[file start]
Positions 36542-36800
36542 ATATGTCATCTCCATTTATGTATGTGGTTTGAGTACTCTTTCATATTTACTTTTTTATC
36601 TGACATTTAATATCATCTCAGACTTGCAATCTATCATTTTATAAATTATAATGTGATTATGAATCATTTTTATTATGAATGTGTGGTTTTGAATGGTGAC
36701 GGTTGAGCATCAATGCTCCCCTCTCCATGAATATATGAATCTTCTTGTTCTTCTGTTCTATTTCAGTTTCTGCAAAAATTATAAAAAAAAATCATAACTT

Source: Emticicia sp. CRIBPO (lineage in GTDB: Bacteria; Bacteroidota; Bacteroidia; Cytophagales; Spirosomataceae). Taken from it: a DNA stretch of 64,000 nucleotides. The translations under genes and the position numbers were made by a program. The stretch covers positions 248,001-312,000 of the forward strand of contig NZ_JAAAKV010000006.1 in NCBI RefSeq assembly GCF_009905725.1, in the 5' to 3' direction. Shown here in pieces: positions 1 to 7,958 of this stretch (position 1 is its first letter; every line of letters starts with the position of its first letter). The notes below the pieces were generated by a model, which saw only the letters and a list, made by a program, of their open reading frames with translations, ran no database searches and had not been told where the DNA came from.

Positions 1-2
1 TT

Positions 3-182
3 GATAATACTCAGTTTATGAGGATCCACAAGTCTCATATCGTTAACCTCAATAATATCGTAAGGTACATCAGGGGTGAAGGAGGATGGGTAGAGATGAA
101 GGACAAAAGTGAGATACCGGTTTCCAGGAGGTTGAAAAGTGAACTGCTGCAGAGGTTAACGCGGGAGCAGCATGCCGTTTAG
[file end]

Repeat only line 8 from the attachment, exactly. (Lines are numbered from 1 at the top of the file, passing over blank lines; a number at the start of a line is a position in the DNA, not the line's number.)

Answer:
Positions 3-182